equipped their field personnel with laptops. This allowed the field
personnel to give accurate product as well as pricing information to
the customer on the spot.
5. Using W.I.I.F.M. (what’s in it for me) as a key
strategy to light the fire in your employees: Employees can
obviously see what’s in it for the customer when the employee gives
up their lunch hour or stays late to go the extra mile for the
customer. Employees are also good at understanding “what’s in it
for the company.” The company makes more profit. In tough times
it may be even more vital to use W.I.I.F.M. to stoke the fires in
your employees. In doing a significant amount of research on
corporate culture and behavior change, one of the key strategies was
that +K.I.T.A.’s change behavior more than -K.I.T.A.’s. +K.I.T.A.’s translates
into a positive kick in the posterior changes behavior more than
negative K.I.T.A.’s. Most employees feel under-appreciated – True
or False? If they felt appreciated, just imagine the level of
performance that can be obtained.
6. Train, Train, Train: in tough times it is often
the variable expenses of marketing and training that are the first
to get cut. Maybe doing the opposite would be a better approach.
This is referred to this as “counter-intuitive marketing
strategies.” When the rest of world goes south, perhaps you should
go north. This might be a great time to resist the temptation to cut
training and instead increase your investment in this area.
Employees must be viewed as “an appreciating asset.” This
means that their ability to add value to customers must continuously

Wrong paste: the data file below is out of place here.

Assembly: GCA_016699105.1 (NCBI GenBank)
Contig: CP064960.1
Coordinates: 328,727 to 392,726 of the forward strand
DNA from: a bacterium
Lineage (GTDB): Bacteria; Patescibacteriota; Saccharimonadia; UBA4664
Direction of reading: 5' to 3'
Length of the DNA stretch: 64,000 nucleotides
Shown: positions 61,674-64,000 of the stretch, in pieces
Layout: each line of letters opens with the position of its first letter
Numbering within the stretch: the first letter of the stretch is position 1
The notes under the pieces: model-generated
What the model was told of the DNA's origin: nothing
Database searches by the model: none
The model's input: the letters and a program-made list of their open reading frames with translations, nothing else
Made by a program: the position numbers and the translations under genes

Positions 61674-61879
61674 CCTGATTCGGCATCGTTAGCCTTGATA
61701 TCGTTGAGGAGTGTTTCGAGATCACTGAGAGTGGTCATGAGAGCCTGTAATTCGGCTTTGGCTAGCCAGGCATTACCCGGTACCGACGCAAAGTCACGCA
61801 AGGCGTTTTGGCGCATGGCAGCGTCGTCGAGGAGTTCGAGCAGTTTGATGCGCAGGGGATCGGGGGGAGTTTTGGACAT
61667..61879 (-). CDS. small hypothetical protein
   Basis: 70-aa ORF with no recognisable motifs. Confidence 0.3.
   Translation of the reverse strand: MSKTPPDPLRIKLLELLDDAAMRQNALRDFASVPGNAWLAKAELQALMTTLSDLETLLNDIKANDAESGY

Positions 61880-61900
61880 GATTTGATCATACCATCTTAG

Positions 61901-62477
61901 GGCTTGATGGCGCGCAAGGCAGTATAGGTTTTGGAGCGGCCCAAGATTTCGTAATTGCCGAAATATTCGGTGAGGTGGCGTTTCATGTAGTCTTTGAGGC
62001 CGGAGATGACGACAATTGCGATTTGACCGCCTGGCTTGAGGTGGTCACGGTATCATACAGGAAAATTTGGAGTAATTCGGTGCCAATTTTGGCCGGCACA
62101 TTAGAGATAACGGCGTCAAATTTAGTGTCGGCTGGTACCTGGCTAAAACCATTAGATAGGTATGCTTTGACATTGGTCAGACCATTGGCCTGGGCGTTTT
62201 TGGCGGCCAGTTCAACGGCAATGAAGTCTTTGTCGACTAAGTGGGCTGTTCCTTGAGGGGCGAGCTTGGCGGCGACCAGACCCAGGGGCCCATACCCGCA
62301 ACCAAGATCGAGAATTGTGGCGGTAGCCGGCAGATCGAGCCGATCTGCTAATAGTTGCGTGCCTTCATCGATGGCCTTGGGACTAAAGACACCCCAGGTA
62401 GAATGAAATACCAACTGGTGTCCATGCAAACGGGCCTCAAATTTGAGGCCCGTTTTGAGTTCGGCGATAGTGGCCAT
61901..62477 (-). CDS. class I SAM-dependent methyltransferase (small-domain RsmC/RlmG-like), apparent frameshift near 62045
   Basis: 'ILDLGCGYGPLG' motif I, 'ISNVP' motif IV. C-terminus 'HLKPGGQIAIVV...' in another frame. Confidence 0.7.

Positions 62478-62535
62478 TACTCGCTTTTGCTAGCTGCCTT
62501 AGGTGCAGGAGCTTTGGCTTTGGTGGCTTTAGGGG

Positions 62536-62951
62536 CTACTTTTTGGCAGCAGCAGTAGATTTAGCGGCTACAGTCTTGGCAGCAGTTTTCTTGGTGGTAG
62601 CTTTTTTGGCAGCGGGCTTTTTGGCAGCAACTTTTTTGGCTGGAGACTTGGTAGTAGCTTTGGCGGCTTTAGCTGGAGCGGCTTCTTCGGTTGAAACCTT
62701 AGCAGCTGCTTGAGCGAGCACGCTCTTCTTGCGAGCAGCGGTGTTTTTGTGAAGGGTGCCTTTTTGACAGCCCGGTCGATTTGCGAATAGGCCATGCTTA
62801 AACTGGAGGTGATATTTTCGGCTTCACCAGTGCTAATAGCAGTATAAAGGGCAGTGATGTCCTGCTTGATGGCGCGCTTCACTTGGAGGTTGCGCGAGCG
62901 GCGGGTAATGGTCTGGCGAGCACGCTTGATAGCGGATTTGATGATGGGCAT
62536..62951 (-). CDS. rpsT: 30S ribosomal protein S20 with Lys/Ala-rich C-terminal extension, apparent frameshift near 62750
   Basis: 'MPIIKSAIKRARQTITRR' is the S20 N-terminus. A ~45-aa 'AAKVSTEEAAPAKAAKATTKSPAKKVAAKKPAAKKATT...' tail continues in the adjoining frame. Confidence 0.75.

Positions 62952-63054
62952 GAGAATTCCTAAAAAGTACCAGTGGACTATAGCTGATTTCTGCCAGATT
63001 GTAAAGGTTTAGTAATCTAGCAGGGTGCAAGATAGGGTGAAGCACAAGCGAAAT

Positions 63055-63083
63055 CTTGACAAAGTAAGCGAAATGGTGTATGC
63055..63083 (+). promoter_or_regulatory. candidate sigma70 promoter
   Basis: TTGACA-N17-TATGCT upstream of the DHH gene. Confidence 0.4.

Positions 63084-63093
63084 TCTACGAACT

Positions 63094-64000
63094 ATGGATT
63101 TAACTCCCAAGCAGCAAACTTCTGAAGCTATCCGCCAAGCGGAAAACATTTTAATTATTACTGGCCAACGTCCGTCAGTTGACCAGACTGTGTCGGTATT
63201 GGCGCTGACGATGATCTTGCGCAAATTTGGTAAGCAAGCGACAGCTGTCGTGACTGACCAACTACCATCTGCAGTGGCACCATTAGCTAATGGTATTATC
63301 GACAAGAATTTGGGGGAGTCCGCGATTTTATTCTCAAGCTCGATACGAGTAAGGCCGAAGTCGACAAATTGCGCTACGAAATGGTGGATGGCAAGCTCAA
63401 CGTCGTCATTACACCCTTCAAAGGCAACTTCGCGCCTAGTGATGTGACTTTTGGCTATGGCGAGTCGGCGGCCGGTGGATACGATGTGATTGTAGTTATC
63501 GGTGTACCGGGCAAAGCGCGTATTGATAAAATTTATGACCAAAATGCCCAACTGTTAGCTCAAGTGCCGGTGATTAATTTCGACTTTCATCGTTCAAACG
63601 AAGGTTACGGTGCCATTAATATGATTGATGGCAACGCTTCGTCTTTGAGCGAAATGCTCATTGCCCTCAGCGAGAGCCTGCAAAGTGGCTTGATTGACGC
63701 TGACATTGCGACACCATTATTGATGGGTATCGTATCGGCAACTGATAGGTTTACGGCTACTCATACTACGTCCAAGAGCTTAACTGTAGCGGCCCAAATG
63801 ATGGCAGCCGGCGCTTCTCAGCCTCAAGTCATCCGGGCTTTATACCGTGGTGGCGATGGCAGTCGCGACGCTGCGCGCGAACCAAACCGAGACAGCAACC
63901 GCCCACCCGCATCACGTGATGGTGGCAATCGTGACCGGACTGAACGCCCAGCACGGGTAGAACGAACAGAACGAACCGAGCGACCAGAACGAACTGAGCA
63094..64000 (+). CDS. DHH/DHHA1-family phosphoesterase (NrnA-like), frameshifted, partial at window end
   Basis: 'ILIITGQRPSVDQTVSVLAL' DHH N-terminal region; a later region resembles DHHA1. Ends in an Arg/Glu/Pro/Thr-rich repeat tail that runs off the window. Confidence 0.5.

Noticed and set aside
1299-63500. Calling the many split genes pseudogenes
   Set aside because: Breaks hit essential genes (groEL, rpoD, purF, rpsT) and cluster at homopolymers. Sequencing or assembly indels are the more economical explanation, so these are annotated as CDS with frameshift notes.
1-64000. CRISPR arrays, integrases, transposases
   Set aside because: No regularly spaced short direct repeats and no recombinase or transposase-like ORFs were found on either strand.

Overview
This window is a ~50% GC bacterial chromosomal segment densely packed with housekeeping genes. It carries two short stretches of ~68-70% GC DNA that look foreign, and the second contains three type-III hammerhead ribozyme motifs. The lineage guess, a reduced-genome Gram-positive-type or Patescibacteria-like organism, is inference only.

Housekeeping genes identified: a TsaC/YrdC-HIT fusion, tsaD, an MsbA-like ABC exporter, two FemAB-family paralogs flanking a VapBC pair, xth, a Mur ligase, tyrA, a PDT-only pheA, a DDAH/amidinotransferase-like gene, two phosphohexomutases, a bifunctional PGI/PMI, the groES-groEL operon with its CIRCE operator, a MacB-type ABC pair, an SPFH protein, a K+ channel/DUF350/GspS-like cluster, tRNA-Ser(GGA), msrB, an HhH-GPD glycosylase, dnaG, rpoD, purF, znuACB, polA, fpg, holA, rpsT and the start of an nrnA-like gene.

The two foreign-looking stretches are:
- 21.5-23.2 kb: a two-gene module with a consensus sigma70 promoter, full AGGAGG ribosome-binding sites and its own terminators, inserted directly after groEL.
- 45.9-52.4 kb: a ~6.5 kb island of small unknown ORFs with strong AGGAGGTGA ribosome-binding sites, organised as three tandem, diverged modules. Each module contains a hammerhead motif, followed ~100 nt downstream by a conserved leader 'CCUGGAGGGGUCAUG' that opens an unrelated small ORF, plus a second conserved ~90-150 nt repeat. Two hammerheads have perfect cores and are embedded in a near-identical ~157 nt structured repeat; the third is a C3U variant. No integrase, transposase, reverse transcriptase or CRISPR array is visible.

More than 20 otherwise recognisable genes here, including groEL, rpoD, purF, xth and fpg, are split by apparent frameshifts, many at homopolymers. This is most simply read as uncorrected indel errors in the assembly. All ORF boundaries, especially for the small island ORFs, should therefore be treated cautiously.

increase. Employees will work hard for companies that make an
investment in them, and training can be an inhibitor to turn over.
If you have higher turnover relative to competition you will have
lower customer satisfaction. Therefore, companies that have made an
investment in their employees just might have lower turnover, which
increases their customer satisfaction. Training can also be a magnet
to attract top talent in the marketplace. The best employees want to
work for organizations that will help them grow
7. Celebrate: Don’t wait until the end of month or
the end of the year to celebrate success. “Sweat the small stuff.”
Frequently hold gatherings of employees to celebrate the small wins.
This will not only recognize those people that are going the extra
mile, but encourage others to do the same. It is also focusing on
the positive versus negative. Focusing on the negative may only
lead to more bad news. Management behavior will need to change to
focus more on rewarding the behavior that you want. “What gets
rewarded gets done” is an axiom that has been around a long time.
When looking at
the above seven strategies to motivate employees in tough times
it should be evident that the biggest change must be in management
behavior. If management doesn’t change its behavior, what are the
odds the employees are going to change theirs? Whose behavior do
you have a better chance of changing, yours or someone else’s? The
answer is obvious. If you want your employees to go the extra mile
for the customer then go the extra mile for your employees. “There
is no traffic jam on the extra mile!” Get your employees out there
on the extra mile because it’s a lot of fun and you will reap the
Read other articles and learn more about
[This article is available at no-cost, on a non-exclusive basis.
Contact PR/PR at 407-299-6128 for details and